Figure 4
Figure 4
Equilibrium clamp binding and clamp opening for wild type versus mutant clamp loaders. The binding or opening activity of a clamp loader mutant was measured side-by-side with the wild-type (wt) clamp loader in triplicate. The average values and standard deviations are plotted. These titration data were fit to Equation 3 in Supplementary Methods to calculate apparent dissociation constants (Kd,app) in binding assays and apparent opening constants (Kop,app) in opening assays. The apparent equilibrium constants are a function of both the equilibrium constants for the initial binding step (Kd) and the subsequent opening step (Kop) for the two-step reaction. Because of this, the value of Kd,app will be smaller than Kop,app unless the value for Kop is much less than 1 as for the wt clamp loader. (a-c) Clamp binding assays contained 0.5 mM ATP, 10 nM β-PY, and wt (black circles) or mutant clamp loaders (grey squares). PY fluorescence increases when a clamp loader binds the clamp. (a) Plot for γ-mutant. Kd,app was 2.1 ± 0.4 nM for wt and 2.0 ± 0.6 nM for mutant. (b) Plot for δ’-mutant. Kd,app was 3.8 ± 1.2 nM for wt and 8.4 ± 1.2 nM for mutant. (c) Plot for γδ’-mutant. Kd,app was 2.7 ± 0.4 nM for wt to 19.3 ± 1.5 nM for mutant. (d–f) In clamp opening assays, AF488 fluorescence was measured when γ-clamp loader was added to β-AF4882. Clamp opening separates the two fluorophores and increases fluorescence. Assays contained 0.5 mM ATP, 10 nM β-AF4882, and wt (black circles) or mutant γ complexes (grey squares). (d) Plot for γ-mutant. Kop,app was 3.0 ± 0.6 nM for wt and 10.3 ± 2.9 nM for mutant. (e) Plot for δ’-mutant. Kop,app was 2.7 ± 0.08 nM for wt and 10.4 ± 2.1 nM for mutant. (f) Plot for γ/δ’ -mutant. Kop,app was 3.3 ± 0.6 nM for wt and 52.0 ± 6.8 nM for mutant.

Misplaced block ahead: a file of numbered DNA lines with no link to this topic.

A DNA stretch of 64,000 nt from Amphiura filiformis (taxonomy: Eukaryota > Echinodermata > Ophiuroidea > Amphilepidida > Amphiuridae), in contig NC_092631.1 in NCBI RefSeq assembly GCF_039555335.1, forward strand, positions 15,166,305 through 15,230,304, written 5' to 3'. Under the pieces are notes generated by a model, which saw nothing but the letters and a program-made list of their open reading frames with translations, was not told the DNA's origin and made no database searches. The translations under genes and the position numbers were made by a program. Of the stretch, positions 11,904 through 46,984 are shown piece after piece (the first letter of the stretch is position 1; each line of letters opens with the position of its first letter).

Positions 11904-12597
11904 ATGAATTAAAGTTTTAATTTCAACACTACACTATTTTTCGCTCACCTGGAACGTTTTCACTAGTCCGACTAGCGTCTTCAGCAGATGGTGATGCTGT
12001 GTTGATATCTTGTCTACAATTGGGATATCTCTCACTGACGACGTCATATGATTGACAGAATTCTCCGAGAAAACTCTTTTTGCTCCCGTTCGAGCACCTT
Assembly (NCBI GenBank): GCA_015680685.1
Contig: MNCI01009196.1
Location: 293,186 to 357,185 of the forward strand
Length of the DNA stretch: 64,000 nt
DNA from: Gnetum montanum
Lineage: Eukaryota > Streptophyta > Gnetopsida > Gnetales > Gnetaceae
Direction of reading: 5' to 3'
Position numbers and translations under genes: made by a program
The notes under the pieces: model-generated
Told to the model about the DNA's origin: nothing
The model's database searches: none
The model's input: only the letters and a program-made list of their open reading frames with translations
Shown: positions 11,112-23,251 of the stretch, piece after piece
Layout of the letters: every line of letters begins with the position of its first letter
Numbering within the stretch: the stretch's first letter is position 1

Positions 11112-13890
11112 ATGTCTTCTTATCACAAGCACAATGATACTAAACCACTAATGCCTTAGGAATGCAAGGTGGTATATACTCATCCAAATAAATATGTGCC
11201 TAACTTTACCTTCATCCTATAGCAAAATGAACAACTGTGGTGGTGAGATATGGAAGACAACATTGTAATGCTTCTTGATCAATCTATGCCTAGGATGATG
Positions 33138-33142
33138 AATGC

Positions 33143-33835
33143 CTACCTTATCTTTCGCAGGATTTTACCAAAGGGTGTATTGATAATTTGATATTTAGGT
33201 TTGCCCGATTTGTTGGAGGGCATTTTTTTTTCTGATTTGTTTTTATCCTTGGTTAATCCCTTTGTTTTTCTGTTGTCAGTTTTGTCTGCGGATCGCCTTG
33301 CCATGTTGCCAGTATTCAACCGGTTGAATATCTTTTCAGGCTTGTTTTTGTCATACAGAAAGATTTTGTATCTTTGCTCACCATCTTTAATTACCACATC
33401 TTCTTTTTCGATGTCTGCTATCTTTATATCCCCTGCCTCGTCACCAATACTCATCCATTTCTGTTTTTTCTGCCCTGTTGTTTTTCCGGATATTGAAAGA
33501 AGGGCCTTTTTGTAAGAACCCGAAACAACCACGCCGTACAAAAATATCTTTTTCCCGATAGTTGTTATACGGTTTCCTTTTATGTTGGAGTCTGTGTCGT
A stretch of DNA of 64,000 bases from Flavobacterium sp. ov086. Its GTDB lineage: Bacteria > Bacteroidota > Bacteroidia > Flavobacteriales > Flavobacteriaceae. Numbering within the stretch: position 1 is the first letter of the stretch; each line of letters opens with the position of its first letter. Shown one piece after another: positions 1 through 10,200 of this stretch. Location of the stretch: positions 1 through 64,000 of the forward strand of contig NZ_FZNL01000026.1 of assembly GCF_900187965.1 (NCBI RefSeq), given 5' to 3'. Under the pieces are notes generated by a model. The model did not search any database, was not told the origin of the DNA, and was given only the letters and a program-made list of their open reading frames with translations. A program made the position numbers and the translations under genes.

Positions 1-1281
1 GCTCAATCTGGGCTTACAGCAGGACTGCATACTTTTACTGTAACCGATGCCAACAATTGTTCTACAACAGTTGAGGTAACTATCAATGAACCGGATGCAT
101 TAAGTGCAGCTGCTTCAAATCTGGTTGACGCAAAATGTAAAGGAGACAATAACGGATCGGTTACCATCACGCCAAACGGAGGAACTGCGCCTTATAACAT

Figure 5
Figure 5
DNA binding, ATP hydrolysis and ATP binding affinities of mutant clamp loaders. Assays were performed as described in Supplementary Methods. For each panel, individual data points from three independent experiments are shown with the horizontal line representing the mean value. (a) Equilibrium binding to X-rhodamine-labeled primed template DNA by wild type (wt) and γ/δ’-mutant complexes (black and grey points, respectively) was measured by fluorescence anisotropy. Assays contained 50 nM DNA and 0.5 mM ATPγS. ATPγS was included instead of ATP to inhibit the clamp loader’s DNA-dependent ATPase activity and thereby facilitate equilibrium DNA binding. (b) Rates of ATP hydrolysis by wt and mutant clamp loaders were measured under Vmax conditions (Km for wt is 9.3 µM ATP) using a saturating concentration of 1 mM ATP in the absence of the β-clamp. The concentration of the wt clamp loader (50 nM) was 4-fold lower than the mutants (200 nM) so that measured rates would be the same order of magnitude. Concentration-adjusted rates for the wt clamp loader are shown above the data measured at 50 nM. Values of kcat were 0.111 ± 0.003 for wt, and 0.011 ± 0.002, 0.024 ± 0.001, and 0.0062 ± 0.0008 s−1 for γ-, δ’-, and γ/δ’-mutants, respectively. (c) Rates of DNA-dependent ATP hydrolysis were measured for the wt (black points) and the γ/δ’-mutant complex (grey points) in assays containing 0.5 mM ATP, 250 nM clamp loader, and primed template DNA. (d) ATP and MgCl2 binding to wt (black points) and γ/δ’-mutant clamp loader (grey points) was measured by differential scanning fluorimetry. Thermal stability (Tm values) were measured in assays containing the clamp loader only, the clamp loader and MgCl2, the clamp loader and ATP, or the clamp loader, ATP and MgCl2. (e) ATP hydrolysis was measured in steady-state clamp loading assays for the wt and γ/δ’-mutant clamp loaders. Assays contained 50 nM wt or mutant clamp loader, 200 nM β-clamp, 500 nM DNA, and 1 mM ATP.